Frequent trips to the museum, art gallery or theatre could make you live longer according to a new study from University College London.

Couple looking at red blank art in gallery
A study from University College London has revealed that regularly engaging with the arts can make you live longer ©Getty Images

Whether it's a night out on Broadway, a visit to the Met or a music gig with friends, engaging with the arts could add years to your life. A new study published in the British Medical Journal found that regularly engaging with the arts has a direct effect on a person's lifespan. Essentially, the more of a culture vulture you are, the lower your risk of premature death.

Research led by Dr Daisy Fancourt from UCL revealed that people who engaged in cultural activities frequently (every few months) had a 31% lower risk of dying early than those who didn't engage with the arts at all. Even those who went to museums or the theatre just once or twice a year were found to have a 14% lower risk of dying early.

Visitors looking at the painting entitled Madonna and Child with Flowers by Leonardo Da Vinci, at the Hermitage Museum in St. Petersburg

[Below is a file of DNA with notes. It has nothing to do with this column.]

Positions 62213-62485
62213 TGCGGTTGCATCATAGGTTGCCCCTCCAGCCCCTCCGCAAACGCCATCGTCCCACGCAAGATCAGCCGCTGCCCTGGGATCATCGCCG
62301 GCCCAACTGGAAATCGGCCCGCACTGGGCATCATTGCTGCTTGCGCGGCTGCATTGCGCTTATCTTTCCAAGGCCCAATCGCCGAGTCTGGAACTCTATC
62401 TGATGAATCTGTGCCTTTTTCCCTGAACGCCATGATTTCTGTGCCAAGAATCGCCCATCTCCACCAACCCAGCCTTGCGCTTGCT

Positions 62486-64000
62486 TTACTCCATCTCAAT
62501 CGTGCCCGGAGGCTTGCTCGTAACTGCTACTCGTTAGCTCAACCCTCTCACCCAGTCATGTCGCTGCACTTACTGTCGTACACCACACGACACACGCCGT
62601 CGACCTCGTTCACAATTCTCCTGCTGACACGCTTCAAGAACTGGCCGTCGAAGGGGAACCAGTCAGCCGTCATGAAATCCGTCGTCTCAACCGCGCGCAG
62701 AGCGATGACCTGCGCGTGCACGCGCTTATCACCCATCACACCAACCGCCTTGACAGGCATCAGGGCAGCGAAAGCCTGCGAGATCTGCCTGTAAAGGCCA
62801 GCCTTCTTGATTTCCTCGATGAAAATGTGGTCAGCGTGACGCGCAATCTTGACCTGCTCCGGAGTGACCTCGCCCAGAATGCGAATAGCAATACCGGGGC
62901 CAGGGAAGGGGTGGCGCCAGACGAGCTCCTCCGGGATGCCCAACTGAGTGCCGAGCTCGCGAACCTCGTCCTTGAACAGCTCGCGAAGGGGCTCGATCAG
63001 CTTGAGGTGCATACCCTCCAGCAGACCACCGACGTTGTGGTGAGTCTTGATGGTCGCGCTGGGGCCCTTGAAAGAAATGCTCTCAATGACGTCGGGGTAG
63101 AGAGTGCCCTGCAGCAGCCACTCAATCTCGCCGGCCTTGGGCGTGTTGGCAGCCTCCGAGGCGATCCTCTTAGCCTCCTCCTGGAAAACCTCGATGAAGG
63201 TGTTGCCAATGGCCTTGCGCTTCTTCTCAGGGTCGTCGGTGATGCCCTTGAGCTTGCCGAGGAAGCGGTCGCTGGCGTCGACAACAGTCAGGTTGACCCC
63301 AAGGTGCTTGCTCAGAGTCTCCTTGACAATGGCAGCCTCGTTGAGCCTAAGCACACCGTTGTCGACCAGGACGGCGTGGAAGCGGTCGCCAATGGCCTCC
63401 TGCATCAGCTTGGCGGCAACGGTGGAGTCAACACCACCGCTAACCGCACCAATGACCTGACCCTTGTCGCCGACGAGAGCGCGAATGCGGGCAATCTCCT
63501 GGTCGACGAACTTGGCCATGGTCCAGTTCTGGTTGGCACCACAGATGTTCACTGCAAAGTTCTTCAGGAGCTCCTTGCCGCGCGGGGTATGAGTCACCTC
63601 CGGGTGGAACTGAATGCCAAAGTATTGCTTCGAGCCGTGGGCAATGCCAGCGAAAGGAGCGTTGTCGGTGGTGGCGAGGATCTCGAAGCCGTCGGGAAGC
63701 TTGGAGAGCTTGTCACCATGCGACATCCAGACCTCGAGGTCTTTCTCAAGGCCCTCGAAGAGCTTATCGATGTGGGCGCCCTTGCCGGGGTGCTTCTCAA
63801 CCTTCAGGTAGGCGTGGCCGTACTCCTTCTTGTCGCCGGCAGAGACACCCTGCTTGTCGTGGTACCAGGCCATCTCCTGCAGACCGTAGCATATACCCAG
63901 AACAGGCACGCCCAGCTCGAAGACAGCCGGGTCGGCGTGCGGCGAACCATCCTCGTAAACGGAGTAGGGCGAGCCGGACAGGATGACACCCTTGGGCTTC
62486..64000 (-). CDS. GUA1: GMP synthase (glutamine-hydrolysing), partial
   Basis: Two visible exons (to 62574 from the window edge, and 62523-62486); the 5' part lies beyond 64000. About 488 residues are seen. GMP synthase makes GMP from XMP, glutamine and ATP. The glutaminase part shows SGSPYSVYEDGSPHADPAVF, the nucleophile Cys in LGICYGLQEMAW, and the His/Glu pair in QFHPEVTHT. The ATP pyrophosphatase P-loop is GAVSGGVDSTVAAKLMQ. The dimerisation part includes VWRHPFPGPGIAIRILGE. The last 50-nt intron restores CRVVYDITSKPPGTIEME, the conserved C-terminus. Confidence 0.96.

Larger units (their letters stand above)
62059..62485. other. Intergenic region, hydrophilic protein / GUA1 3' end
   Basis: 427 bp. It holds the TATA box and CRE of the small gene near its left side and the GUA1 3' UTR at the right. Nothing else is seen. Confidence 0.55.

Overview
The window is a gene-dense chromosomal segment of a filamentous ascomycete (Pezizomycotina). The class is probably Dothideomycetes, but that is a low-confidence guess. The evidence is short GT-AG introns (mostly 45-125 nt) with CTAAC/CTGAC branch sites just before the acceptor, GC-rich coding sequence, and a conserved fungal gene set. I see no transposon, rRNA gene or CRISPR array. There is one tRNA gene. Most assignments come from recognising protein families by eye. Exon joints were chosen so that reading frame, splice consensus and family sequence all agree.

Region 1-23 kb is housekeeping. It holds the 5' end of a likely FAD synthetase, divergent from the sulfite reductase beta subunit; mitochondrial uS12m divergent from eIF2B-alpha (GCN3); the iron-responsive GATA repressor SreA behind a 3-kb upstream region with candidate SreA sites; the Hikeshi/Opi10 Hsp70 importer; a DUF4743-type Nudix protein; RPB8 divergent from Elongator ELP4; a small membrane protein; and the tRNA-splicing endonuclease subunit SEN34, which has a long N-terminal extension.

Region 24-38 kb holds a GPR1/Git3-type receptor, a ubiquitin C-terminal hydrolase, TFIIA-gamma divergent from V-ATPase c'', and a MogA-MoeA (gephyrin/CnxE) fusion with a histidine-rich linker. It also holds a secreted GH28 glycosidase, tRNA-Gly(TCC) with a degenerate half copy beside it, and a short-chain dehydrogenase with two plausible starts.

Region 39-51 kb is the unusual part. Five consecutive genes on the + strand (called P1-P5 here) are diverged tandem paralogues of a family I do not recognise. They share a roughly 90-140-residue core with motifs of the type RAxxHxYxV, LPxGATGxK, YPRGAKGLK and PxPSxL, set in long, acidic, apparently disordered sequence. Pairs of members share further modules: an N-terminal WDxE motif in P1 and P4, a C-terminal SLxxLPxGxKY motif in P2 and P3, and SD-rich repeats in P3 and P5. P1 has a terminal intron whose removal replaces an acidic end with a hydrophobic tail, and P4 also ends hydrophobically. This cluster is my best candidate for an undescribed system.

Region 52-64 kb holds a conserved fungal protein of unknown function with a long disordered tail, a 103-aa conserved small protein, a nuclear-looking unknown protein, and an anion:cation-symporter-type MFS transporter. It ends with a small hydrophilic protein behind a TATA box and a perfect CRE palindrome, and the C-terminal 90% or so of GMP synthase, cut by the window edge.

Results of the study were published in the British Medical Journal ©chrisdorney/Shutterstock

For the study, researchers analysed data from more than 6700 adults over the age of 50 in England, who were part of a larger study of ageing: the English Longitudinal Study of Ageing (ELSA). Participants' exposure to the arts was monitored over a period of 12 years, and outside factors likely to influence the results  such as marital status, employment, wealth, education and friendship groups – were taken into account in order to get a balanced result.

Inside the empty heritage Winter Garden Theatre, the last surviving Edwardian stacked theatre in the world
Participants' exposure to the arts was  monitored over a period of 12 years ©EQRoy/Shutterstock

While the study didn't uncover why a more culturally enriched life can help people live longer (further trials are needed), report authors said the results highlight the "importance of continuing to explore new social factors as core determinants of health." It also noted that while everyone should have the chance to experience cultural pursuits, "the very people who have the most to gain from participating in the arts, such as the poorest and those with depression or loneliness, are least likely to do so."

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